Filtering noisy measurements can be an extremely difficult endeavor; take brain signals for example. While this is true, there are also many situations where the system is fairly simple and the focus lies on speed, online computation (i.e. in real time) and ease of use. Filtering distance measurements from a sonar sensor can be such a case. For these applications it is useful to have a simple, but effective, noise filtering algorithm in your toolkit. Let me introduce KalmanJS: a small library implementing the idea of Kalman filters, without any dependencies, to filter out noise in 1D systems.

I’ve used Kalman filters extensively in the past and they are a fast and easy solution for many noise filtering applications. Recently, I was in need of a small javascript library (i.e. no dependencies) that would work fast on 1D data (i.e. the dimensionality of the input data is 1). I’ve created this as part of my indoor localization project and just recently transformed the Kalman filter part into a separate library. In this blog post I quickly show how you can use the library to filter out noise. Even if you create your own implementation, it should be able to give you the gist of how everything works. In the next few days a second blog post will focus more on the *how* of these filters. For now, we just look at the results *and some fancy figures*!

**Tl;dr: Why should I use Kalman filters?**

- Low memory: the filter does not require the whole data set to function. Only a few integers.
- Fast (low time complexity)
- Easy to implement
- Good results (and that’s what we are here for 😉)

Minimal working example (based on the latest browser release of KalmanJS):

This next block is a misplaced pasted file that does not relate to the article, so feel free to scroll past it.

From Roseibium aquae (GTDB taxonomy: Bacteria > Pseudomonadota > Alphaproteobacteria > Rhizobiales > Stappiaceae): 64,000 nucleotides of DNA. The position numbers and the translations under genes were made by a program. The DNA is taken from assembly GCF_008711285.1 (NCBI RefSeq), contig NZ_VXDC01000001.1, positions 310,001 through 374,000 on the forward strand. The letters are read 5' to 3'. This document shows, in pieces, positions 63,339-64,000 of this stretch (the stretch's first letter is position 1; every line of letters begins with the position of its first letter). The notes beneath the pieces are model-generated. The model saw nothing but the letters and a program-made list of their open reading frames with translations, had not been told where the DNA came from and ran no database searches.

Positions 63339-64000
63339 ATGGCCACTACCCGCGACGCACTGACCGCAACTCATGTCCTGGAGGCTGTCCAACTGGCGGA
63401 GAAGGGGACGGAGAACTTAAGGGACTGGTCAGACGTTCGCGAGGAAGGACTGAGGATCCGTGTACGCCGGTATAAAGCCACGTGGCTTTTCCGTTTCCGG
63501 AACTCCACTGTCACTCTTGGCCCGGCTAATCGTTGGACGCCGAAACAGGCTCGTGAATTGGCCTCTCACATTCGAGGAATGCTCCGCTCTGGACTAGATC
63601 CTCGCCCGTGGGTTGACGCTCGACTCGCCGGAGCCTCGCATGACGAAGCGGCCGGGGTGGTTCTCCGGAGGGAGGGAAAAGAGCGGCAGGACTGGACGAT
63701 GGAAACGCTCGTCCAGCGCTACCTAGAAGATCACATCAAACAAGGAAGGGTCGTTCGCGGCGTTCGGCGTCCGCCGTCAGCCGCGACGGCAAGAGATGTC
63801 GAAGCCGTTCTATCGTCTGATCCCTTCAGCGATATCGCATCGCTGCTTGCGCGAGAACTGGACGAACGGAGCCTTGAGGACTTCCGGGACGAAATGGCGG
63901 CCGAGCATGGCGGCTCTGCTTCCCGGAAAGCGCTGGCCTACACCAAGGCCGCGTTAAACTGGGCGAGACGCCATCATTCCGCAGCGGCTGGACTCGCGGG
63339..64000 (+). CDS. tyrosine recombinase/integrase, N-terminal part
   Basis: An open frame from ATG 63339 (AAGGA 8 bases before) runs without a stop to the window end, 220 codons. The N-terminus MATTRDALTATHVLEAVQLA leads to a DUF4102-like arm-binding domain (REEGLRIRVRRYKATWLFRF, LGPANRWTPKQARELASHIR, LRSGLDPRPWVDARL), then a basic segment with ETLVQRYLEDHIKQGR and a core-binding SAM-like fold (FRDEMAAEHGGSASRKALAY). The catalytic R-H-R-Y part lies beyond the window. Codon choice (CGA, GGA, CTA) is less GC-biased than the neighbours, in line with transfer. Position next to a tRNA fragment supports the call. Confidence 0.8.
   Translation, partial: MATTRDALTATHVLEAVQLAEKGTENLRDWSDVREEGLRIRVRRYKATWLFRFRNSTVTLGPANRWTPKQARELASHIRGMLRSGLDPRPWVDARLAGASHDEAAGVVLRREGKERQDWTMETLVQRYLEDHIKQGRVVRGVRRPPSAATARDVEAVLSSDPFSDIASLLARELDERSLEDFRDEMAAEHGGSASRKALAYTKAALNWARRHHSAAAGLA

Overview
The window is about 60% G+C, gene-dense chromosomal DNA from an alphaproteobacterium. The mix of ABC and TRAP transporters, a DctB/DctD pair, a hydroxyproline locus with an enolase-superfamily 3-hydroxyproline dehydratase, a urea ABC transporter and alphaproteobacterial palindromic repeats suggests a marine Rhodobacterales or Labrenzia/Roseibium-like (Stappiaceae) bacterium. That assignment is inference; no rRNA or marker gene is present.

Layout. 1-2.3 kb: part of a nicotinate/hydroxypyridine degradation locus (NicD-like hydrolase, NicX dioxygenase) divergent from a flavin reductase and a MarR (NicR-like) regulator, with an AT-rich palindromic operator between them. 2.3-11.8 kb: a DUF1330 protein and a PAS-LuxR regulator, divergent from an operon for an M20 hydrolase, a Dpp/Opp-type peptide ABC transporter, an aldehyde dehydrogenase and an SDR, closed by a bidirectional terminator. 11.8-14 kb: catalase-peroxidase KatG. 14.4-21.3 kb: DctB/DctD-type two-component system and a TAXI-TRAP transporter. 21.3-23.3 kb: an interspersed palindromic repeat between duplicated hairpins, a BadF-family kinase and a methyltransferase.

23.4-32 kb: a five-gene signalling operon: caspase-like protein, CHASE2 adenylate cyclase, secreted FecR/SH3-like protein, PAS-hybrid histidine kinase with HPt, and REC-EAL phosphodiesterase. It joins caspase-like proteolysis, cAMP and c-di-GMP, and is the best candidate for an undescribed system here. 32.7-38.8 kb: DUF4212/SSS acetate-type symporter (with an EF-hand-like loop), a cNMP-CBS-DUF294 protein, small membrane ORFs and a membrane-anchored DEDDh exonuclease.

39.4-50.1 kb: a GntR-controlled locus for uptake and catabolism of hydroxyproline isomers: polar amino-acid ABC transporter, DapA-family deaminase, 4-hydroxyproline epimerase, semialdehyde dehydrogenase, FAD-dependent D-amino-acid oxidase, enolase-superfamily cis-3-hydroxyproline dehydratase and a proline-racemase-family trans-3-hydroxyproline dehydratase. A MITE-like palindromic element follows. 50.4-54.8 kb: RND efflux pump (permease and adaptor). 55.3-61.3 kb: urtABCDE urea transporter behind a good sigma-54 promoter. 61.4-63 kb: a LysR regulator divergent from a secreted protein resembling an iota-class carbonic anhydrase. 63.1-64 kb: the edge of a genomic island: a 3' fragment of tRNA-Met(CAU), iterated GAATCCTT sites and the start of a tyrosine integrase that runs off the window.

```
<script src="kalman.min.js" type="text/javascript"></script>
<script type="text/javascript">
var kf = new KalmanFilter();
console.log(kf.filter(3)); // 3
console.log(kf.filter(2)); // 2.3333333333333335
console.log(kf.filter(1)); // 1.5000000000000002
</script>
```

# First example: Constant data

We start with a simple exampling in the form of a constant system: our true state (e.g. distance measurements) is constant but measurements of this state are affected by high levels of noise. If you look at the graph below, would you be able to find a good estimate of the true state?

*Note: Data is automatically generated, every time you refresh the page you will see a different dataset.*

Figure 1:Our first data is a constant system. Unfortunately, as in real life, we only measure the noisy data. Noise is produced by adding Gaussian noise.

The data is generated by two simple map operations:

`randn(mean, sd)`

is a simple function that returns random numbers following a Gaussian distribution

So how do we filter this data? The *KalmanJS* library consists of a single class and each instantiation of that class represents a single system. To use the Kalman filter we apply the filter on each value of our dataset:

Note that we apply the filter on each individual data point. The filter does not keep a record of all previous values; it only stores the current estimate and a measure of its certainty.